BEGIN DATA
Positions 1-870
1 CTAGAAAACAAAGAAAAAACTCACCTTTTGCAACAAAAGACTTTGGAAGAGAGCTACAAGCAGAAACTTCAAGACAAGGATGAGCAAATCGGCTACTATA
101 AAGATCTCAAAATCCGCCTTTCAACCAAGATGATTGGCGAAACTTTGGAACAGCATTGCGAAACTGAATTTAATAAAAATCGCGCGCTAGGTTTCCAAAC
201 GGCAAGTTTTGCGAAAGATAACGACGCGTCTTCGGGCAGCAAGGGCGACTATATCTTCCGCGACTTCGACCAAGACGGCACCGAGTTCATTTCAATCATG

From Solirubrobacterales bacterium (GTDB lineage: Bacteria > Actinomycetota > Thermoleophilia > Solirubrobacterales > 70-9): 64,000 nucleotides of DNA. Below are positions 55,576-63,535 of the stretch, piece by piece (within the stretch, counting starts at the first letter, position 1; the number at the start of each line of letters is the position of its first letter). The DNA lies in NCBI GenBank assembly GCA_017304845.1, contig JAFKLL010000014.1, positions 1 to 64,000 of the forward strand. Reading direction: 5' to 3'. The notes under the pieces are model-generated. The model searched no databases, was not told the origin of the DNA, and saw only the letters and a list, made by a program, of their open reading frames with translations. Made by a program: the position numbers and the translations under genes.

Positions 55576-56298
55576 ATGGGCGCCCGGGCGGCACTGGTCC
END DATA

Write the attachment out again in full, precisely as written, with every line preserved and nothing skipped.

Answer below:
Positions 1-870
1 CTAGAAAACAAAGAAAAAACTCACCTTTTGCAACAAAAGACTTTGGAAGAGAGCTACAAGCAGAAACTTCAAGACAAGGATGAGCAAATCGGCTACTATA
101 AAGATCTCAAAATCCGCCTTTCAACCAAGATGATTGGCGAAACTTTGGAACAGCATTGCGAAACTGAATTTAATAAAAATCGCGCGCTAGGTTTCCAAAC
201 GGCAAGTTTTGCGAAAGATAACGACGCGTCTTCGGGCAGCAAGGGCGACTATATCTTCCGCGACTTCGACCAAGACGGCACCGAGTTCATTTCAATCATG

From Solirubrobacterales bacterium (GTDB lineage: Bacteria > Actinomycetota > Thermoleophilia > Solirubrobacterales > 70-9): 64,000 nucleotides of DNA. Below are positions 55,576-63,535 of the stretch, piece by piece (within the stretch, counting starts at the first letter, position 1; the number at the start of each line of letters is the position of its first letter). The DNA lies in NCBI GenBank assembly GCA_017304845.1, contig JAFKLL010000014.1, positions 1 to 64,000 of the forward strand. Reading direction: 5' to 3'. The notes under the pieces are model-generated. The model searched no databases, was not told the origin of the DNA, and saw only the letters and a list, made by a program, of their open reading frames with translations. Made by a program: the position numbers and the translations under genes.

Positions 55576-56298
55576 ATGGGCGCCCGGGCGGCACTGGTCC